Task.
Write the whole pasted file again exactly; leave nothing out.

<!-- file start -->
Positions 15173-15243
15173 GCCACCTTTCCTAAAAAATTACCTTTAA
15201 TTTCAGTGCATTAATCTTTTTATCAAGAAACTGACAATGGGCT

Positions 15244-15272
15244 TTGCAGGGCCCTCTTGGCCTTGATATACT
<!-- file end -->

Positions 15173-15243
15173 GCCACCTTTCCTAAAAAATTACCTTTAA
15201 TTTCAGTGCATTAATCTTTTTATCAAGAAACTGACAATGGGCT

Positions 15244-15272
15244 TTGCAGGGCCCTCTTGGCCTTGATATACT